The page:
Bust of a Neolithic chieftain
- Maker: Louis Mascré en Aimé Rutot
- Date: 1ste helft 20ste eeuw
- Collection: Archaeology
Who are the artists?
Louis Mascré (1871-1929) was a Belgian sculptor. Aimé Rutot (1847-1933) was a mining engineer, geologist and prehistorian. He earned his spurs with the geological map of Belgium, and was a curator of the Royal Belgian Institute of Natural Sciences in Brussels. Rutot is renowned for his reconstructions of ‘primitive human races’ that he commissioned Mascré to render as busts.
What is the Neolithic?
The Neolithic or New Stone Age (6500/6000-3000/2500 BCE in the Low Countries) was a period in human history characterised by the development of agriculture and livestock farming. People used heavy, polished flint axes for large-scale deforestation in order to gain new agricultural land. The flint mines in Spiennes in Hainaut were among the most important in Europe.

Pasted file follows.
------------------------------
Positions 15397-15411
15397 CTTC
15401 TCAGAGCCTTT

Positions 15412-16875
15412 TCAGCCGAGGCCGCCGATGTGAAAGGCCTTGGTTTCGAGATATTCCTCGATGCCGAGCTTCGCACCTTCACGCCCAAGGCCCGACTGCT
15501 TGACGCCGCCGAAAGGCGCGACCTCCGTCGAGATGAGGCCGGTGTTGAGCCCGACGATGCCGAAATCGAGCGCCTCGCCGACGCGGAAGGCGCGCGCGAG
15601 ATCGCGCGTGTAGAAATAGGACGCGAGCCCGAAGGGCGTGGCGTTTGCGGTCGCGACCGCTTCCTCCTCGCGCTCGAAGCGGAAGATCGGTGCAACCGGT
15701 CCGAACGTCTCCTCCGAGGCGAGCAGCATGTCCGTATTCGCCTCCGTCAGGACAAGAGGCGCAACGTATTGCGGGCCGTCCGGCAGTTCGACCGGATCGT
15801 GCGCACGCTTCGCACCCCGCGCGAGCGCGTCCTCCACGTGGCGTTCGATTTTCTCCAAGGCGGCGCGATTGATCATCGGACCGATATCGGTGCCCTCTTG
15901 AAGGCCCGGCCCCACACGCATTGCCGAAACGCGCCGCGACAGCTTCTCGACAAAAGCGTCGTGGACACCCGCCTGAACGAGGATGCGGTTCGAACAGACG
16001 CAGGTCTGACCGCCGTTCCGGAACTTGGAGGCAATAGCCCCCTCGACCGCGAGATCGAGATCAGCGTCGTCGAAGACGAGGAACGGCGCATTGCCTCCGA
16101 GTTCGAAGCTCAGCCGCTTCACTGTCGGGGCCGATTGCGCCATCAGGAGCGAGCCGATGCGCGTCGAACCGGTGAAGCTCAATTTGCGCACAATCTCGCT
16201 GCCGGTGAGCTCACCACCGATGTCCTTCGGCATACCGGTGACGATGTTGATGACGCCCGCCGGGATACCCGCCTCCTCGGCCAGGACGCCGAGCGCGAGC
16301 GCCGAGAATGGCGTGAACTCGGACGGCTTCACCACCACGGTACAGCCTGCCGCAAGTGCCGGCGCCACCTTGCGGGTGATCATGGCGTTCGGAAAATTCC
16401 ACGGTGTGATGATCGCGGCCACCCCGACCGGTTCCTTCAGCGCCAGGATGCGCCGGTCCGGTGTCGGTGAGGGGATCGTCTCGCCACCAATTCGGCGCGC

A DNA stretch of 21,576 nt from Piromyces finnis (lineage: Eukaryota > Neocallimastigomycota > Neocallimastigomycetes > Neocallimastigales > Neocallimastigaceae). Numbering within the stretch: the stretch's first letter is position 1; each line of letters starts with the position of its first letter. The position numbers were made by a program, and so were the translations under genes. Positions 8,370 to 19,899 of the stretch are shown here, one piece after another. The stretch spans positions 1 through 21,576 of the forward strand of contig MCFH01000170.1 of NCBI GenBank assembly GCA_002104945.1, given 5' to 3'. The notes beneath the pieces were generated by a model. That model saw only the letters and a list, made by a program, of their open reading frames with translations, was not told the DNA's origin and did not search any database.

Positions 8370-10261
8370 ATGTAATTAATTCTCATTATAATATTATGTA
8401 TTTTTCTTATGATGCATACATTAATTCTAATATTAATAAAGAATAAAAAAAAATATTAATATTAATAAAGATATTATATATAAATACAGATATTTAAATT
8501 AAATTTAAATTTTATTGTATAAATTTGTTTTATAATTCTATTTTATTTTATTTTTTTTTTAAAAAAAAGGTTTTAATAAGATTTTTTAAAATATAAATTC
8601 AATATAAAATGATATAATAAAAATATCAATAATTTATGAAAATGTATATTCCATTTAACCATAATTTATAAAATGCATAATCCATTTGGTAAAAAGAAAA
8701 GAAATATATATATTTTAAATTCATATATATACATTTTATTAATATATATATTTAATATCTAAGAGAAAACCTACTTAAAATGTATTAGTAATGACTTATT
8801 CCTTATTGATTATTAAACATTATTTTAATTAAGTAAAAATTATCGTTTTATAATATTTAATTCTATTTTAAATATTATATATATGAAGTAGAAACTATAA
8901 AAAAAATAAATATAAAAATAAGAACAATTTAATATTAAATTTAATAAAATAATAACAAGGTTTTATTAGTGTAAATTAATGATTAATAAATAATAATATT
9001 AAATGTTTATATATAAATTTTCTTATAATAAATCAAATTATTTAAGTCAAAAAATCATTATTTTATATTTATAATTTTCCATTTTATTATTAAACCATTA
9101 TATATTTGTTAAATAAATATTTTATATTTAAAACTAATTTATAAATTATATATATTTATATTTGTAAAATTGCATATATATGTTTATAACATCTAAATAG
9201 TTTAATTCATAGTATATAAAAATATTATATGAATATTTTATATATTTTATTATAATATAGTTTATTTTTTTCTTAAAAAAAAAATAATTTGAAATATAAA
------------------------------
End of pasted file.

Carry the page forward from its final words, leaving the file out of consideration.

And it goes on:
How was the reconstruction made?
The bust of the Neolithic man belongs to a series of statues of ‘primitive human races’ conceived by the prehistorian Aimé Rutot. He based his ideas on archaeological finds, but was also influenced by the 19th-century ‘theory of cultural evolution’, which proposed that ‘primitive races’ were out-competed by more ‘civilized’ peoples. The statues of the ‘primitive peoples’ bear strong resemblances to groups of people who were considered ‘savage’ and ‘underdeveloped’ at the time.
Is the statue realistic?
The only accurate thing about the bust of the Neolithic man is the flint axe. The winged helmet, headdress and clothing are all the work of Rutot and the artist Louis Mascré’s imaginations. The threatening pose and contrasts between light and darkness suggest a leader protecting his community. Here the axe has been given the role of a weapon, although its function is still hypothetical.